An Open Letter to Jerry Jones

An Open Letter to Jerry Jones

November 9, 2015

Dear Mr. Jones,

I am writing you because I am concerned about the integrity of the National Football League. I love the game of football. Not only is it enjoyable to watch, but it provides an avenue for so many young men to overcome obstacles, and provide a better life for themselves and their families. However, domestic violence, sir, is not an obstacle that the National Football League should grant second chances for.

There is no doubt that the NFL is trying to handle the issue of domestic violence within the league. We have seen this with the situation of Ray Rice’s career, and the hiring of Anna Isaacson–brought to the National Football League as Vice President of Social Responsibility to cast seminars on domestic violence. As you are aware, three days ago, the photos that have now been seen around the world were released. Quite honestly, I am almost in tears drafting this letter to you. Those photographs reflect the evils that can be inside of someone—not leadership. I understand many news outlets have already allowed for the expressed sentiments regarding the photos released, but I needed the three days to reflect and formulate my thoughts respectfully and not allow them to be influenced by immediate reactions.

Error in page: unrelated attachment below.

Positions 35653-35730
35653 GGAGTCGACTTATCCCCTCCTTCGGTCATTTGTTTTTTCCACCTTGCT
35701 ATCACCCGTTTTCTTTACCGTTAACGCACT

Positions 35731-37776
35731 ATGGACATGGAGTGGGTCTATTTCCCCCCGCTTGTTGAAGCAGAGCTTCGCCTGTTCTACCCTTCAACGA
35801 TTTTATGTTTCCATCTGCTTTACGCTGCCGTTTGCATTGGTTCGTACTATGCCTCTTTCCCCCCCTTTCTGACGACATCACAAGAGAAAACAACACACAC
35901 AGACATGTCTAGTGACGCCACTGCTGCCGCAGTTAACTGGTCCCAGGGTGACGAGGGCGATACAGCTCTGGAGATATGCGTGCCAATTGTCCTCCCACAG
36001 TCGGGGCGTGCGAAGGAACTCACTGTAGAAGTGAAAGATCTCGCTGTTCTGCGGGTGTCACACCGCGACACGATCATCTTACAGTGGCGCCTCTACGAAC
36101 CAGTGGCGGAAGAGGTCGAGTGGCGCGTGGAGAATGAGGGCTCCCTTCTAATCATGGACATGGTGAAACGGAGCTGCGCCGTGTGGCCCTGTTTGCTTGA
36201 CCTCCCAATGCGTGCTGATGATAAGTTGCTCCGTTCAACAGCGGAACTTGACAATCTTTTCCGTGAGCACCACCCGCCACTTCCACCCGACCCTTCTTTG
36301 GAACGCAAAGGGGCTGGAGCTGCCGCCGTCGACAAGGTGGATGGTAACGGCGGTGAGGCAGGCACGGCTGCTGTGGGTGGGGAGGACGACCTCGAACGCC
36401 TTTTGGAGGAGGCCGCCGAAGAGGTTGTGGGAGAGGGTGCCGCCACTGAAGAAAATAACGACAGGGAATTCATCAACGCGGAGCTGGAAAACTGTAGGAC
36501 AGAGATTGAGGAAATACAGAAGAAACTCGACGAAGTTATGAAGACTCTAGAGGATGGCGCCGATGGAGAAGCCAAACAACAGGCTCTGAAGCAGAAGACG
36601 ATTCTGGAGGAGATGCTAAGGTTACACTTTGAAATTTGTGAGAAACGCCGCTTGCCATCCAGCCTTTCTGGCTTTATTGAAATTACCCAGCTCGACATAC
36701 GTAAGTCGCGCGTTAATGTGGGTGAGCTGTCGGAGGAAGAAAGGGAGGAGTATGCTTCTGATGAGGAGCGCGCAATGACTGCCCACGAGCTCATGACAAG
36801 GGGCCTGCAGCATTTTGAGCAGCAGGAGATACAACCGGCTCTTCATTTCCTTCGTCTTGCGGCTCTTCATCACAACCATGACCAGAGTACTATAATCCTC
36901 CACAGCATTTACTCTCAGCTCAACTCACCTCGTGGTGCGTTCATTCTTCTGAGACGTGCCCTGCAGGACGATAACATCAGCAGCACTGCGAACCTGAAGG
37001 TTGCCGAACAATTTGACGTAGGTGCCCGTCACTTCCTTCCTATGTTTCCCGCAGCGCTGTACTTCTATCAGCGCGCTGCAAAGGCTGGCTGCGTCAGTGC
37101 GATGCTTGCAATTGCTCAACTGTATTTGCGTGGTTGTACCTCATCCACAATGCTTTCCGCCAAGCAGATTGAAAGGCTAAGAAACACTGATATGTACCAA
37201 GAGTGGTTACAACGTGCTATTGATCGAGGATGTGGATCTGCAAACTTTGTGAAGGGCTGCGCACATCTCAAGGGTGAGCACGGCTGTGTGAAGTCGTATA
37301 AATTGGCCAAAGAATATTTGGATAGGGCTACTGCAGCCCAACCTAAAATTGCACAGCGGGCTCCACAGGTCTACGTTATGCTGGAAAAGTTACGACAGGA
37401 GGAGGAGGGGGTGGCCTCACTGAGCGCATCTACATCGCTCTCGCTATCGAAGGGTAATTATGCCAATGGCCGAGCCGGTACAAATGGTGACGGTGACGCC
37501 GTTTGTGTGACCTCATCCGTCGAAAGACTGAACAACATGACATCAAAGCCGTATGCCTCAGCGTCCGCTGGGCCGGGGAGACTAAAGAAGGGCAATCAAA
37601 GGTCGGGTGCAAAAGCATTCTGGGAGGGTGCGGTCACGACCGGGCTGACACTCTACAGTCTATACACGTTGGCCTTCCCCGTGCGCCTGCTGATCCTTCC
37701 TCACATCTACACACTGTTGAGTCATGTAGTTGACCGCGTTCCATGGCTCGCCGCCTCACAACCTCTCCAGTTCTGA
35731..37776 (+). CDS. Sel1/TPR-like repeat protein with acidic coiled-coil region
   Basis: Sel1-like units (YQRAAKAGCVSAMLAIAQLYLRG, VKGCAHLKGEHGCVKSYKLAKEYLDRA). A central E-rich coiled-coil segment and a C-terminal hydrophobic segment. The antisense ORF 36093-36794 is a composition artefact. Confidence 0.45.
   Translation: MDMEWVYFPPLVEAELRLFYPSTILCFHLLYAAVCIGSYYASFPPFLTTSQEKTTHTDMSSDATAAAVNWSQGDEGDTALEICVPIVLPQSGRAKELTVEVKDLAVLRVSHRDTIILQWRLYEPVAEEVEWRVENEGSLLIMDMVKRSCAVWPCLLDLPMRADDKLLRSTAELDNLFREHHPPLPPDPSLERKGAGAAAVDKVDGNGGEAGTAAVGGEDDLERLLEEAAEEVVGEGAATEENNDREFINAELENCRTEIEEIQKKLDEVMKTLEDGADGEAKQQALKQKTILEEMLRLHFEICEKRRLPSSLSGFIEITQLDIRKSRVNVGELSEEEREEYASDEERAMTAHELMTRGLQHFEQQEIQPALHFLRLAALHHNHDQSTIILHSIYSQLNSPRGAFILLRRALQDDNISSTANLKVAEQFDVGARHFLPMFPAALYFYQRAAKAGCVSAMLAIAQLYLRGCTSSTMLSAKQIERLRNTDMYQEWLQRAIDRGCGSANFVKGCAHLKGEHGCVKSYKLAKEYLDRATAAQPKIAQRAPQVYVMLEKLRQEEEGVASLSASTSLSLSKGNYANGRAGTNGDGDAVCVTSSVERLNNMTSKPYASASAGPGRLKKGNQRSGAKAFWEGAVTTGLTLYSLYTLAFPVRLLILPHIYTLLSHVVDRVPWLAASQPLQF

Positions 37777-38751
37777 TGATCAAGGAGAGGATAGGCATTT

Sir, you have the ability to remove Greg Hardy from your organization. Yes, you most likely will be obligated to pay out his salary, but this is far greater than an issue of money. In a league that is trying to take a stand against domestic violence, you are only allowing the possibility of such acts to continue by setting a precedent that even in the event of photographic proof of domestic violence, if an athlete has a certain level of talent, there is a team that is willing to make space on its roster and pay him at least $1 million. It is a privilege to play for a team such as the Dallas Cowboys on the national stage, not a right. That privilege can be taken away.

Countless athletes are training for hours each day just to be able to tryout for a professional team, and you are allowing someone who blatantly disrespects the game of football to put pads on his shoulders and tie up his cleats even after the release of photos of a beaten woman by the same hands he makes tackles for your team. That is not only chilling, but appalling.

I encourage you to separate yourself and the Cowboys organization from someone who not only does not value nor respect the life of a woman—a fellow human being as he—but also the National Football League. Additionally, I encourage you to reflect on the values in which you wish your team to represent, and ask yourself if Greg Hardy represents those values.The NFL nor its teams should be a place for domestic violence. Zero tolerance not only starts with the players and their respect for others, but also with the owners, such as yourself. Quite simply, there should be no place on your organization’s roster nor locker room for someone such as Greg Hardy.



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